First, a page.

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April 22, 2020

Harvard experts discuss climate change fears


To mark Earth Day’s 50th anniversary, amid the coronavirus pandemic, the Harvard University Gazette contacted experts on climate change, the environment, and sustainability to ask them about their global-warming fears. Tyler Giannini, clinical professor of law and co-director of the Human Rights Program and the International Human Rights Clinic, contributed an essay he co-authored with his daughters Amaya (14 years old) and Rayna (10 years old). Prior to joining the law school, Giannini co-founded EarthRights International, an NGO that works to protect human rights and the environment. Find the full article with contributions from faculty around the University on the Gazette website. Read Tyler, Amaya, and Rayna’s piece below.


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April 26, 2017

Tomorrow, April 27: Climate, Migration and Health


final_climate_week_posterApril 27, 2017

“Human health in a changing climate”

A Harvard symposium

9:00 a.m.- 2:30 p.m.

Jefferson Hall 250
17 Oxford St,
Cambridge, MA

Lunch provided

Please join the Harvard Global Health Institute, the Climate Change Solutions Fund, and the Harvard University Center for the Environment for a symposium on human health in a changing climate, with welcoming remarks by Harvard University President Drew Gilpin Faust. The keynote address will be by Gina McCarthy, former Administrator of the Environmental Protection Agency, followed by remarks by Michelle Williams, Dean of the Harvard T.H. School of Public Health.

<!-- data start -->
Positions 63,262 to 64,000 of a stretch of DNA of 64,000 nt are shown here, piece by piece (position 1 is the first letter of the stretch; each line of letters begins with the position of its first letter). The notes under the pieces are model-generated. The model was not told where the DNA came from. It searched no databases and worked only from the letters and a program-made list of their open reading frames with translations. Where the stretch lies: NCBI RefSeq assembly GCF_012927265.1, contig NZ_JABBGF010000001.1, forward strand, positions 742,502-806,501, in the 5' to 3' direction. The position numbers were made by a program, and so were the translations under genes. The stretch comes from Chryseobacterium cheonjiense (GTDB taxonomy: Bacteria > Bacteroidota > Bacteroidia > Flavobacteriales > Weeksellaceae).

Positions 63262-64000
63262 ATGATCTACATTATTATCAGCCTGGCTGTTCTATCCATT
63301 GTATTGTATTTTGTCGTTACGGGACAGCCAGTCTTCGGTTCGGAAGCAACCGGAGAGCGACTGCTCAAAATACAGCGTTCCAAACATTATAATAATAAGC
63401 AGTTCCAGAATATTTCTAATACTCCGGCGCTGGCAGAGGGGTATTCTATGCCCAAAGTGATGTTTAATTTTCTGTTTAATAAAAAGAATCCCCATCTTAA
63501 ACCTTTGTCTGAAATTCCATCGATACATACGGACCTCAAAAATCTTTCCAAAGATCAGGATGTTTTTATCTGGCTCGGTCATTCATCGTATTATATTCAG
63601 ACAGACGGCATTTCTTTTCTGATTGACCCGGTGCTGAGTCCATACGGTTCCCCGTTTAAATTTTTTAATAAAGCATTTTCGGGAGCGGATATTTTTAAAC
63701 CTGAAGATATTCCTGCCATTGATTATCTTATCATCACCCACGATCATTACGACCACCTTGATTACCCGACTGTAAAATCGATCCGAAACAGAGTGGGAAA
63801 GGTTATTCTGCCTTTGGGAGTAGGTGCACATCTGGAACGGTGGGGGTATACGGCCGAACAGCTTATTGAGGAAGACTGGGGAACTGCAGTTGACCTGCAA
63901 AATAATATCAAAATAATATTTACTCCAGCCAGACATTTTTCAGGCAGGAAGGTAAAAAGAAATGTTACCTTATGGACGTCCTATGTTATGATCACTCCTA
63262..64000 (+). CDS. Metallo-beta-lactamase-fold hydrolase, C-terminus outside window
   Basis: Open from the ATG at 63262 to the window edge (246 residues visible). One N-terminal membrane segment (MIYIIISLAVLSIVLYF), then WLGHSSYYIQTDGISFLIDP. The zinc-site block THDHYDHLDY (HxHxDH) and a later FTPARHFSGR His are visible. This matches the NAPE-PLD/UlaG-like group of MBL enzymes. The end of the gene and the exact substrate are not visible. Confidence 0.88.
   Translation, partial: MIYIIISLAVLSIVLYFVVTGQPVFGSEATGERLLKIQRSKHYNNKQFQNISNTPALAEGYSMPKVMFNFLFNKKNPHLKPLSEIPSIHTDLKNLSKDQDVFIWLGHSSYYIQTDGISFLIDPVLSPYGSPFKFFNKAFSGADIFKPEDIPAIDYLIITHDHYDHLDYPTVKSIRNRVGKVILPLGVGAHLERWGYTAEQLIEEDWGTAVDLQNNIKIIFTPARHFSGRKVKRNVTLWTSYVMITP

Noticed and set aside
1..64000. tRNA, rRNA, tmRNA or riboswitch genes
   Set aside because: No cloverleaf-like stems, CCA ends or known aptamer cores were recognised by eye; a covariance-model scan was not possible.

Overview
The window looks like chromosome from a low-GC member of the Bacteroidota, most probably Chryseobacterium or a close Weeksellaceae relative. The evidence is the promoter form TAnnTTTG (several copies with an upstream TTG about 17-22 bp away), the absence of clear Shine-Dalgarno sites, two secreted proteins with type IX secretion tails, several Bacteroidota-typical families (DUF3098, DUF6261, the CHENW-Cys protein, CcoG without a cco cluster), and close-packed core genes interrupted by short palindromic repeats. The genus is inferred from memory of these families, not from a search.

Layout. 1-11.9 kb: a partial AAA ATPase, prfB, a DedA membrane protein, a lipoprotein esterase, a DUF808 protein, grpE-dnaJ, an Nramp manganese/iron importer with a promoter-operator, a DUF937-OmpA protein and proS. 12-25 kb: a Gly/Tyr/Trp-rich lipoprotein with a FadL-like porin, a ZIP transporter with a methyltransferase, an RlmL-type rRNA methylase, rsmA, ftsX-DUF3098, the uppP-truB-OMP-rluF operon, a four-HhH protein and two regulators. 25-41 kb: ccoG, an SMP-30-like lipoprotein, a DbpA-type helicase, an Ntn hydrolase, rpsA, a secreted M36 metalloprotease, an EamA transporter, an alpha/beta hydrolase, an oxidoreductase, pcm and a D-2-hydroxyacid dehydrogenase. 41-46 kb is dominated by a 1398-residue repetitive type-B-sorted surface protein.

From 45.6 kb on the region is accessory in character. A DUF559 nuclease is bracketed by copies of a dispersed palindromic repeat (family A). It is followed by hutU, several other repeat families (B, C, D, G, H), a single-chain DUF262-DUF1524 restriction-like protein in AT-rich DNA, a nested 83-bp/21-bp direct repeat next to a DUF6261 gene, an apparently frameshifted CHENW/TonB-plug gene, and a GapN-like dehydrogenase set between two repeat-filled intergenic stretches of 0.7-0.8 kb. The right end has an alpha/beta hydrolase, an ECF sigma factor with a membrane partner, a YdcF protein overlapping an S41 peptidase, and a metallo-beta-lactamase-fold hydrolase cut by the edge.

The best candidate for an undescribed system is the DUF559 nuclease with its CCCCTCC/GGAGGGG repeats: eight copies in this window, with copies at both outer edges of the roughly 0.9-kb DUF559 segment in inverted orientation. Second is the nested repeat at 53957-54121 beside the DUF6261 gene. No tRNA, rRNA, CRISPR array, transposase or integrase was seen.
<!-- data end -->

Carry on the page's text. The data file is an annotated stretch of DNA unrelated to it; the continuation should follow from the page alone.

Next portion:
HRP’s Bonnie Docherty will moderate a 10:15 a.m. panel on climate, migration and health, featuring Jennifer Leaning, FXB Center for Health and Human Rights, Harvard University; Michael VanRooyen, Harvard T.H. Chan School of Public Health; and Kira Vinke, Potsdam Institute for Climate Impact Research.

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November 22, 2016

VIDEO: Mary Robinson, former President of Ireland, speaks at joint conference on climate change displacement


We’re so pleased today to share coverage of our recent joint conference, “Climate Change Displacement: Finding Solutions to an Emerging Crisis,” which brought together experts from around the world to discuss the governance challenges that come with this critical issue. Thanks again to the Emmett Environmental Law & Policy Clinic and the Harvard Immigration and Refugee Clinic for partnering with us on this conference, which was comprised of closed meetings and two public events.

Mary Robinson speaks in front of a backdrop covered in Harvard Law School's logo.
Mary Robinson, former President of Ireland, in conversation with HLS Dean Martha Minow.

Below, you’ll find the video of the first event: a conversation between Mary Robinson, former President of Ireland and current UN special envoy on El Niño and climate change, and Dean Martha Minow. Harvard Law School has posted a summary of that talk, along with some excerpts, on the home page.

The Harvard Gazette also went in-depth with one of the conference attendees, Robin Bronen, a human rights attorney, senior research scientist at the University of Alaska, Fairbanks, and co-founder and executive director of the Alaska Institute for Justice. Robin participated in the second public event, entitled “Addressing Climate Change Globally and Locally.” You’ll also find video of that event below.

Thanks to all of the conference participants, and to the many other scholars, advocates, and affected communities who are working so hard on this issue.

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October 25, 2016

Commentary: Justice is long overdue for the widows of South African mineworkers


We’re very pleased to cross-post this piece by Emily Nagisa Keehn, Associate Director of HRP’s Academic Program, who argues in The Guardian that it’s vital the court of appeals uphold a ruling that makes South Africa’s gold mining industry accountable to women whose husbands died from silicosis. Emily co-authored the piece with her former colleague, Dean Peacock, Executive Director of Sonke Gender Justice in South Africa.